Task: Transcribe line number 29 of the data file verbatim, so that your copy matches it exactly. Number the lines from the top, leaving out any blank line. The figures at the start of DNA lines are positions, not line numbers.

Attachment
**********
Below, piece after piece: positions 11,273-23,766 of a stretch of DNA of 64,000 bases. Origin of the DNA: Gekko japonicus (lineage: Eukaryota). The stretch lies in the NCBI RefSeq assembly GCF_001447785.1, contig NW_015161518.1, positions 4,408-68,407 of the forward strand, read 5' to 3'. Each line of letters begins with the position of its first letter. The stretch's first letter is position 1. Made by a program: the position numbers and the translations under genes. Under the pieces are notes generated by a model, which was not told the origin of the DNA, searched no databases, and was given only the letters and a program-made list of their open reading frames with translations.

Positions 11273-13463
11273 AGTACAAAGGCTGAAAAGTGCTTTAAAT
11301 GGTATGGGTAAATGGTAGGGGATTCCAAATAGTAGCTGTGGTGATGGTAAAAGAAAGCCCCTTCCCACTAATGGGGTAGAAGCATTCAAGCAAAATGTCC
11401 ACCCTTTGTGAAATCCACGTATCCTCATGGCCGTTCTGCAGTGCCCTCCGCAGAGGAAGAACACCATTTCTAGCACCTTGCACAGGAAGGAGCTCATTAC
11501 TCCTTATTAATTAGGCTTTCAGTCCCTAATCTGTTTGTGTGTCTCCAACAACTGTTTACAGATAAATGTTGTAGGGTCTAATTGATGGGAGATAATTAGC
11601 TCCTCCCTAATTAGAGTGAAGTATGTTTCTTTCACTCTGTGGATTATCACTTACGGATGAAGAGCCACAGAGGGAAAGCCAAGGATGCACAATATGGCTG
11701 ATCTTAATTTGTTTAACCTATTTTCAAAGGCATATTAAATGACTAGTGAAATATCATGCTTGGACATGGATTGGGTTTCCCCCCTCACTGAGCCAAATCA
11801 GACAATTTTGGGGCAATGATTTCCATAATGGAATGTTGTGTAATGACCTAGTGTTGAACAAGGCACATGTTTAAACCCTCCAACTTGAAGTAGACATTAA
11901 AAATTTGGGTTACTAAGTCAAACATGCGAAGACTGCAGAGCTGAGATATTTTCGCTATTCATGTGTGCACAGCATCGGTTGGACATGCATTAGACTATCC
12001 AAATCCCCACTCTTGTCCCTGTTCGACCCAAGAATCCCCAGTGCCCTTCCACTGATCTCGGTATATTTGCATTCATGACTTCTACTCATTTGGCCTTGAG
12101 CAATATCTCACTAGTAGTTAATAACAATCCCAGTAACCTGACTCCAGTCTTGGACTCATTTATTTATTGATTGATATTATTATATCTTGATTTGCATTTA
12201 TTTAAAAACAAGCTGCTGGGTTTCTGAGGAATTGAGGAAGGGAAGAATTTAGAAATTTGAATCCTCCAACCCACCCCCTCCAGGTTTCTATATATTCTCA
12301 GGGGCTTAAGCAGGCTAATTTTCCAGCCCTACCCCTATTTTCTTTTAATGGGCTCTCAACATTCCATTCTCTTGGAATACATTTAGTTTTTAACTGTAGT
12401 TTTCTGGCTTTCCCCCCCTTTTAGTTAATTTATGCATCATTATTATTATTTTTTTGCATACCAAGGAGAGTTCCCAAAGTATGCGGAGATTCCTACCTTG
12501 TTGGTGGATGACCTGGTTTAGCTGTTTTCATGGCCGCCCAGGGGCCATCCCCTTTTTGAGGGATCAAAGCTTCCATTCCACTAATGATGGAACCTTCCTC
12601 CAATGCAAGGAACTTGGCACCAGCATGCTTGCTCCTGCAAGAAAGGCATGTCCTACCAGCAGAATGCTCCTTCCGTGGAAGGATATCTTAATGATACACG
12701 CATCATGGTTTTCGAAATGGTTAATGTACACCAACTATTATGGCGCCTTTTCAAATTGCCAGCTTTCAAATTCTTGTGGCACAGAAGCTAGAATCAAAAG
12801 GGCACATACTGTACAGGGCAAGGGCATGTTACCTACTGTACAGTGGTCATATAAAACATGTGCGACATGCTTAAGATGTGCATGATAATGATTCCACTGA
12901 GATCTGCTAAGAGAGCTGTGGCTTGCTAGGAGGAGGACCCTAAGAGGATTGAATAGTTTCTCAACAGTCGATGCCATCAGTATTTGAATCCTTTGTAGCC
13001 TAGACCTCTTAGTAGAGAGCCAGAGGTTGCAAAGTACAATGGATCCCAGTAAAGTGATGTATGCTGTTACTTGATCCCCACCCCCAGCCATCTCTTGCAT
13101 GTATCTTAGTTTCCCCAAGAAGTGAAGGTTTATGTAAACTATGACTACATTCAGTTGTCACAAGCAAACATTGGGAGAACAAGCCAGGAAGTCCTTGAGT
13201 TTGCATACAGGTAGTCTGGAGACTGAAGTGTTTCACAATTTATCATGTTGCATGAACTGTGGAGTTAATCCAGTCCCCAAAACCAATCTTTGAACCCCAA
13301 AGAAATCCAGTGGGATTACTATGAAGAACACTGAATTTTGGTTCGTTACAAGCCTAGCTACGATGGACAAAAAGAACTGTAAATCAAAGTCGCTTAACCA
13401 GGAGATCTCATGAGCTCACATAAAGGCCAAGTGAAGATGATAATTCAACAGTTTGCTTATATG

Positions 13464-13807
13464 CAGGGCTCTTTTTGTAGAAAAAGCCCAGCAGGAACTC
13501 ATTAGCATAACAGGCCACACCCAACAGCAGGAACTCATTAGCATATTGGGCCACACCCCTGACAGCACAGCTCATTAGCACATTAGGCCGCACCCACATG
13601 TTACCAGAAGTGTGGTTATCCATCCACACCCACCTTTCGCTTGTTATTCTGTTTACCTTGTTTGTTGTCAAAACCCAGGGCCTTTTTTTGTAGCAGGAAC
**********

13601 TTACCAGAAGTGTGGTTATCCATCCACACCCACCTTTCGCTTGTTATTCTGTTTACCTTGTTTGTTGTCAAAACCCAGGGCCTTTTTTTGTAGCAGGAAC